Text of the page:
In the United States, if you are rushed to the hospital with broken bones, trauma surgery is likely to occur, whether you can pay for it or not.
But if you have no job or no health insurance or both, and you're worried about paying the mortgage or rent, paying any portion of elective surgery on your aching knee, hip or back might not be an option.
Johnson & Johnson and its chief executive officer Bill Weldon are betting that declines in elective surgery will slow and perhaps change direction. Only the ultra rich pay cash for such surgery, but Weldon is hoping the growing number of older people will have enough pain, cash for their portion of an operation and insurance to replace their knee or other joints.
That is much of why J&J and Weldon spent $21.3 billion to buy Synthes, the Swiss-based medical device manufacturer with facilities in Chester County that makes plates, screws, nails and power tools to fix broken bones.
"The big area is elective surgery," Weldon said in Tuesday's meeting with Wall Street analysts to discuss 2011 full-year and fourth-quarter results. "We're still much lower than it was previously, but the slope of the line of the decline is starting to smooth out a little bit. The last time I looked there was one-half of 1 percent drop in elective surgery.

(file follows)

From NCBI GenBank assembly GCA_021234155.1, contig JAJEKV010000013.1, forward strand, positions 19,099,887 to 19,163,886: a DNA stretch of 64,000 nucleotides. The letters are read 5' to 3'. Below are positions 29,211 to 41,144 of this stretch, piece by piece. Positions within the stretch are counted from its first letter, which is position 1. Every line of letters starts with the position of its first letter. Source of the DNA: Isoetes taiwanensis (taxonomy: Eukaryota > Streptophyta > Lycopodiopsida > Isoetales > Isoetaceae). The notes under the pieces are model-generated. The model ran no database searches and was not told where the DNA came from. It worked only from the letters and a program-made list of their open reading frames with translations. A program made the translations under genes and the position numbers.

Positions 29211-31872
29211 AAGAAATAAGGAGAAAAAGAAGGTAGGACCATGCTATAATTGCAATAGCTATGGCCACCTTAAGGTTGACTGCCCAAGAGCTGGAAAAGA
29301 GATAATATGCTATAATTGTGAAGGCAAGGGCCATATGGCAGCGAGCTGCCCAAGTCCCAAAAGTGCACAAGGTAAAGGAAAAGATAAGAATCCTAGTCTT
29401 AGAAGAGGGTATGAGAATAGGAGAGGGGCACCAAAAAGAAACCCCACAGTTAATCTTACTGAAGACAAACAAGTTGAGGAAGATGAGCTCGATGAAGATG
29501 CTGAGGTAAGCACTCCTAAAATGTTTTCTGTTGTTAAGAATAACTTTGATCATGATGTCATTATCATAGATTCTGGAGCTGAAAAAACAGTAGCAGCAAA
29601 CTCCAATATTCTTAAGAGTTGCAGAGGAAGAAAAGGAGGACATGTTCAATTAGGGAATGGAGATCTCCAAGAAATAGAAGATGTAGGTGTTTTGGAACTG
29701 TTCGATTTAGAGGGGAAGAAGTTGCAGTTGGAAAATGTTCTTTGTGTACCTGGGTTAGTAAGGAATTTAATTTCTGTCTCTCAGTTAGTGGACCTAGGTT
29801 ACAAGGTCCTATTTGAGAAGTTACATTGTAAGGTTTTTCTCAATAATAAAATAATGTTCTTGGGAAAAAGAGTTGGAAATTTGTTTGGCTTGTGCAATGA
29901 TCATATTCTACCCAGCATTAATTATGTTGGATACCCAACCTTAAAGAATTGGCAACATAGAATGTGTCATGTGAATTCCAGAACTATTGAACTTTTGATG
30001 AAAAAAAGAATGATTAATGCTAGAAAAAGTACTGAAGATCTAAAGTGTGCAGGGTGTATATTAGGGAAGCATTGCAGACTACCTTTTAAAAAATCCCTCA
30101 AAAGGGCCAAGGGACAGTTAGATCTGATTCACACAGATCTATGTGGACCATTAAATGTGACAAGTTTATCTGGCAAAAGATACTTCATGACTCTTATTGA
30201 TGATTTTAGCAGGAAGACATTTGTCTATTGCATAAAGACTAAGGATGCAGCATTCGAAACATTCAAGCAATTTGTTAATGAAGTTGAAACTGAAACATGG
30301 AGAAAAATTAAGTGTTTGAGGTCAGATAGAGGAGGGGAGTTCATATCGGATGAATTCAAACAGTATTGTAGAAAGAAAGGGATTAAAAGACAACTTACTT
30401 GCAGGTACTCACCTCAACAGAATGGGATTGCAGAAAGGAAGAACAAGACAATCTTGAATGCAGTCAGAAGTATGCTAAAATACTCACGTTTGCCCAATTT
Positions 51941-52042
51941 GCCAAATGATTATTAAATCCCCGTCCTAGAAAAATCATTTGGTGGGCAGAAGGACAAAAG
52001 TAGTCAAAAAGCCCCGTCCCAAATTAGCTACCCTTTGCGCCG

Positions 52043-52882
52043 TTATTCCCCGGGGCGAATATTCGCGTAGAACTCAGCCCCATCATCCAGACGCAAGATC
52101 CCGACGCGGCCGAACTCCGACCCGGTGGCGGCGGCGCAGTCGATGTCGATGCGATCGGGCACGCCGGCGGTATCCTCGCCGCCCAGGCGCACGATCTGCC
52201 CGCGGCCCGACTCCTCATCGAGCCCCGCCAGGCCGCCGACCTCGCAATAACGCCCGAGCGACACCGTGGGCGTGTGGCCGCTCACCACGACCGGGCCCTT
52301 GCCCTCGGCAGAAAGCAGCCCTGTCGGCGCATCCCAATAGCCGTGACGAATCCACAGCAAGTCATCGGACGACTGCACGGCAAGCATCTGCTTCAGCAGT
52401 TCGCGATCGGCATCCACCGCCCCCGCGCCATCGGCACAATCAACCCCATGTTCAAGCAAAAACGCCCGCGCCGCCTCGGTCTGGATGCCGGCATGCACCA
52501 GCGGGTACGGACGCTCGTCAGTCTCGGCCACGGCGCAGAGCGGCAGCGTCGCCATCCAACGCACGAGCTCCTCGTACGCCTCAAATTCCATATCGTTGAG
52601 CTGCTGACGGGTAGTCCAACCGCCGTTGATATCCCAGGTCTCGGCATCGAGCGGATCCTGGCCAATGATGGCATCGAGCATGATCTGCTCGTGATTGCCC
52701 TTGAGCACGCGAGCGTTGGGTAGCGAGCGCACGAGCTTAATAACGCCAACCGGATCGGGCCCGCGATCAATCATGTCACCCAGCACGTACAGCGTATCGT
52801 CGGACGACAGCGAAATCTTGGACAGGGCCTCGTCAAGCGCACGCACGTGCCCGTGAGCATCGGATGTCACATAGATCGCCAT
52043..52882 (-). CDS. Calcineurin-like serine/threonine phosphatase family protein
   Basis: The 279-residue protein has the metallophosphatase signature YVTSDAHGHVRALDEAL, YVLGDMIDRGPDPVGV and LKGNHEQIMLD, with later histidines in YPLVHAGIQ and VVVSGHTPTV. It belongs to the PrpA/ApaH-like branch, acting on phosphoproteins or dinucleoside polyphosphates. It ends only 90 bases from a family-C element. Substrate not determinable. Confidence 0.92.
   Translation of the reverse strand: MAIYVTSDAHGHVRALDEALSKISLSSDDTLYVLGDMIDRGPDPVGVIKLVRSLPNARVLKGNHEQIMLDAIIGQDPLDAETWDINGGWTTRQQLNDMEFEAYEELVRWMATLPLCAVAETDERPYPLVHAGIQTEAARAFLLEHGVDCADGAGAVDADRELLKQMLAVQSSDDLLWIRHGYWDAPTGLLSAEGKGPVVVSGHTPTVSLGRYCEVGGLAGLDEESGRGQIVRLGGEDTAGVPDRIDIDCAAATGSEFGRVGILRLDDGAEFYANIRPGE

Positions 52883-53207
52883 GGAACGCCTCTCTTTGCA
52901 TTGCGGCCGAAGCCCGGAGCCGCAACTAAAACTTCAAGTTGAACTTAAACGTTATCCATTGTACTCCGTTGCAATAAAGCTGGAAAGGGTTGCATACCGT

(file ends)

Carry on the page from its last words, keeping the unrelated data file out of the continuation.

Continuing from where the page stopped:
"We think we're getting close to the bottom of the trough. We think it is important and why it is important to gain market share. People that need elective surgery are not having it done because they are unemployed, lost their insurance or anything else. They are putting it off. But you can put off these procedures for only so long and there will be a bolus of people that will come back in the market over time. I don't know if it's going to be 2012 or 2013, but I don't think the market is going to decline as precipitously as it has previously.
"I think the procedures are going to be coming back and we need to invest there. There will be continued pressure on pricing. We saw significant pressure in the spinal area in the last period. I think we'll see the procedures come back. But if you also look into emerging markets, you'll see significant opportunity for growth."